I am very happy to know Dennis of Dragon Leatherworks not only is he a great guy but he makes great holsters. Better yet, he is looking to step up his holster business so he’s asking several bloggers to review his holsters. I’ve been there before with the Python Skin Fat-Jack, which is a robust and beautiful holster ideal for open carry, but designed to suit discreet concealed carry.
The new holster is called the Talon here’s my unit.
So let’s give a basic overview. This is the plain-Jayne model with conventional belt holes and the black color. It has a slight forward cant, and a “Combat Cut” sweat guard which makes for a comfortable carry, but a very fast and natural draw when carried at 4:00 OWB. Also when first trying the holster’s fit and ergonomics with my blue gun I was again pleased to see Dragon Leatherwork’s expected robust design that means the gun can easily be re-holstered with one hand. Also the holster is of open-mouth design, meaning that not only does my commander-length 1911 fits this holster, but my Government Length gun also fits (but with some muzzle protrusion…go over to the website to see a 5″ gun in the holster) And I’m sure those of you freaks with your 6″ longslide guns will find this holster also works very well, but I cannot speak about the compact and subcompact 1911 variants, best talk to the Dragon if you’re interested in a holster for your snazzy micro 1911. Also carrying a 12oz Blue gun, a 28oz Lightweight Commander, and a 40oz Stainless Government model were all equally comfortable, as the holster evenly distributes the weight of the gun.
So after these observations were made the wife was ready to buy some furniture, so away we went for some field testing. Pix and more review below the cut.
So first up, I will say I pocket carry and shoulder carry for my primary methods of carry, so my wardrobe is built around that and not belt carry. But let’s have a look at my feeble attempt.
That’s what I was wearing today. That’s an LL Bean fleece pullover, its actually rotten for concealment as its stretchy and thin so there’s no bulk, and it wants to conform to the gun under it. That being said, I tossed my winter coat over it which is much bulkier and hangs lower which allowed for perfectly comfortable concealment. Here’s a slightly better choice.
This chamois hangs a bit lower and is much stiffer. Still a longer sweatshirt, jacket or vest would work marvelously. If you happen to wear a suit coat or a blazer in your day-to-day this would be a great choice. But even a longer cotton t-shirt should conceal this gun very well, as the holster body is very smooth and gives a gradual curve to break up the pattern of the gun, and the belt loops keep the gun tucked in close to your body. So I’m a lousy concealment model, but with a little thought, and possibly just how you naturally dress.
BTW here’s how the holster rides on me.
OK so I ended up strapping this holster on, fiddling with the blue gun for a bit, then dropping my cocked-and-locked Commander in, and helping the wife make lunch. We made veggie Lasagna, and then I played nethack on my phone while lounging on the couch while it baked. Then I drove to the furniture store, sat on a bunch of couches, wandered around the showrooms, then sat around while the wife decided if she wanted that sleigh bed, then we stopped by the grocery store for some missing ingredients for dinner, where she went in and shopped and I stayed in the truck and played on my phone. Then home, where I did some house work and finally changed into my jammies and put my gun away. That was about 4 actives hours of carry, and I must say:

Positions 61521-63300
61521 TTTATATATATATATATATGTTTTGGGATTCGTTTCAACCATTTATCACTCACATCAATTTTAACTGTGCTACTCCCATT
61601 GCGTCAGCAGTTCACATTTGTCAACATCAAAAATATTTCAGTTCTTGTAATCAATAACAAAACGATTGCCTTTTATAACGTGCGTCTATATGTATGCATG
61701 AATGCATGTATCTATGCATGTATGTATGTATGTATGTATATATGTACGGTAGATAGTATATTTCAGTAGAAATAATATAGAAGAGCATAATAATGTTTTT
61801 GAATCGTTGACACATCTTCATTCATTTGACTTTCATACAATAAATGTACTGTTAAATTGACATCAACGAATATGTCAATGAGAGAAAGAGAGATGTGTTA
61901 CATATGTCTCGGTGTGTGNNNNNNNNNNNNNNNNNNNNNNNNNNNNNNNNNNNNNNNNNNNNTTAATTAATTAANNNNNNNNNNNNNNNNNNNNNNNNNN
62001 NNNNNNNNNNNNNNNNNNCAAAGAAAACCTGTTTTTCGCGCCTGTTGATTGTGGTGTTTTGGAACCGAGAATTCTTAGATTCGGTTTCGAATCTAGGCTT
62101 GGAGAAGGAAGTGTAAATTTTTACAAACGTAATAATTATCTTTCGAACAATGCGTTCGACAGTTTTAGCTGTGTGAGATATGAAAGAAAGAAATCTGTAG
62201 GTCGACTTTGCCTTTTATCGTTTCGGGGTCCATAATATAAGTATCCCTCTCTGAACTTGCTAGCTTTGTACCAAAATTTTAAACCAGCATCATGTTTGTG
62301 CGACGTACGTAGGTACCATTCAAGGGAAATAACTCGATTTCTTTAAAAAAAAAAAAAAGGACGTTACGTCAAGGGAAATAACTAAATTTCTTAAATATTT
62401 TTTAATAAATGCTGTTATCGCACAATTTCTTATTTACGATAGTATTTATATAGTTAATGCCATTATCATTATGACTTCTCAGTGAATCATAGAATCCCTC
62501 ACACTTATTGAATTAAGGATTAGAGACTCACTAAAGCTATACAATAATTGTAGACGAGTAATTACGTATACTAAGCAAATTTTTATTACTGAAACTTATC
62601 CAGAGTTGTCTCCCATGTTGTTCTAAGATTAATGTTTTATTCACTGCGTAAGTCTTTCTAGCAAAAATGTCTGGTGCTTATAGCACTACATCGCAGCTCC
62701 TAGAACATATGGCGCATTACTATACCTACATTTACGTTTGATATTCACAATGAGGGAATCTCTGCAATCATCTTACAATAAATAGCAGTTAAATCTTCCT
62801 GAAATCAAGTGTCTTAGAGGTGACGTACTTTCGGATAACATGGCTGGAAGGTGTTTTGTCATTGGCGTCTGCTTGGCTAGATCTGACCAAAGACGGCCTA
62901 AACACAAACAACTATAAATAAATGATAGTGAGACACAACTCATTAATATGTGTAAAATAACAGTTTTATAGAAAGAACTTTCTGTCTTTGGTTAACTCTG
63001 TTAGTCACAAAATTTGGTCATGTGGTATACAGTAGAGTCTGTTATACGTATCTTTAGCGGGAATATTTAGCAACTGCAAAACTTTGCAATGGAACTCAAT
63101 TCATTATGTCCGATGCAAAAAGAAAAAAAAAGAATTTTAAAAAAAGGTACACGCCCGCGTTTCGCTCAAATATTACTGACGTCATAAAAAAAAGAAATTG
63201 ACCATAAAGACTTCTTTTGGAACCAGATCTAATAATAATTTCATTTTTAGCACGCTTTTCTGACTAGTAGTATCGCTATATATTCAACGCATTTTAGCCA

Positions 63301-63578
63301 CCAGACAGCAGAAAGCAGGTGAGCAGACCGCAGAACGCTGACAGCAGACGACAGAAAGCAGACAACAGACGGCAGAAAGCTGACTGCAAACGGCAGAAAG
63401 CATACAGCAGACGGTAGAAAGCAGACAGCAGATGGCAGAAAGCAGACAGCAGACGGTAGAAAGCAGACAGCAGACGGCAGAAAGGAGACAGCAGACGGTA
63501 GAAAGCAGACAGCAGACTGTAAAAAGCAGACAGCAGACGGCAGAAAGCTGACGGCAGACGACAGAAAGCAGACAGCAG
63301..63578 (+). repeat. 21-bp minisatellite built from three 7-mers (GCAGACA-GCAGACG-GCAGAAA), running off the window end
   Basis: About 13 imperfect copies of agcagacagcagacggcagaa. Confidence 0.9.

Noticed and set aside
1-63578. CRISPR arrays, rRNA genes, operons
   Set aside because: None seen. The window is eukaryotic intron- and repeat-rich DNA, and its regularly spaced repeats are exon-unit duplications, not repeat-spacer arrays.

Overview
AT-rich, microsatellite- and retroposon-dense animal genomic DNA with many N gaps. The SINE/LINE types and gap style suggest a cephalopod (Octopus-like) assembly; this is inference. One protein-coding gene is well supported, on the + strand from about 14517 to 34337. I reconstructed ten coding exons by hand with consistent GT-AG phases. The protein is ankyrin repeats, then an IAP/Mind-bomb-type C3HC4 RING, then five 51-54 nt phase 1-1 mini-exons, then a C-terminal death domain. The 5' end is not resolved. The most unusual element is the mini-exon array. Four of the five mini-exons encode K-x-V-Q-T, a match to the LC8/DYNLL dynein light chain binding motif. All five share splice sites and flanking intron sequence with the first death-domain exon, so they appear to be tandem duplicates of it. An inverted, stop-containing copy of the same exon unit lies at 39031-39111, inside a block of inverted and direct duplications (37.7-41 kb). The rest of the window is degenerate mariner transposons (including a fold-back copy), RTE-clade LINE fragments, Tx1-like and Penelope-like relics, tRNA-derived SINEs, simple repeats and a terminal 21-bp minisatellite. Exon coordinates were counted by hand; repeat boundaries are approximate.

4 hours, that could have even been my more standard 16-18 hours. The holster doesn’t dig or pinch, or chafe, but still carries the butt of your gun tight enough to keep from excessive printing. (I could probably lower the profile a bit more by using a flush-fit 7-round magazine than my 8-round mags with the bumper). The sweat band keeps your slide, hammer, and beavertail from digging into your tender love-handles, but the combat cut still allows you to get a VERY positive grip on the gun for your draw stroke.
Look at that! The magazine release is boned into the holster. I don’t know if other makers do that, but its a neat feature and the first I’ve seen it.
One closing remark is a request from Dennis. He’s making this holster as a high-value item, and wanted me to discuss that. I’ve been thinking of how I’d address that point ever since it was mentioned, and I’ve decided I’ll spin it around a little bit. I can’t really talk too much on holster values, as I don’t have the proverbial box of holsters (I have seen several friend’s similar boxes) I have happened to be VERY lucky with the holsters I have, and given that I carry 1911s and S&W J-frame revolvers I’ve also received several hand-me-down holsters (almost all of them junk).
Still here’s what I like about Dragon Leatherworks: Custom Holsters. Have a look at the Talon order page.
This is a holster Dennis designed for the 1911, but he’s willing to make it for other guns, and he has different patterns, colors, skin and trim options. Many of the big holster makers will give you your choice of gun models, and then you pick black or tan, and that’s it. With the Talon you can order yours in Green, with a Yaqui-style Belt-tunnel, and a Stingray skin inlay. How cool is that?
And on top of all those style points you know that the holsters are first designed as robust functional holsters first, then Dennis looks for ways to make them pretty and stylish.
And all of this for a price that doesn’t break the bank. That’s why I endorse Dragon Leatherworks holsters, and why I fully plan to order my next holster from him.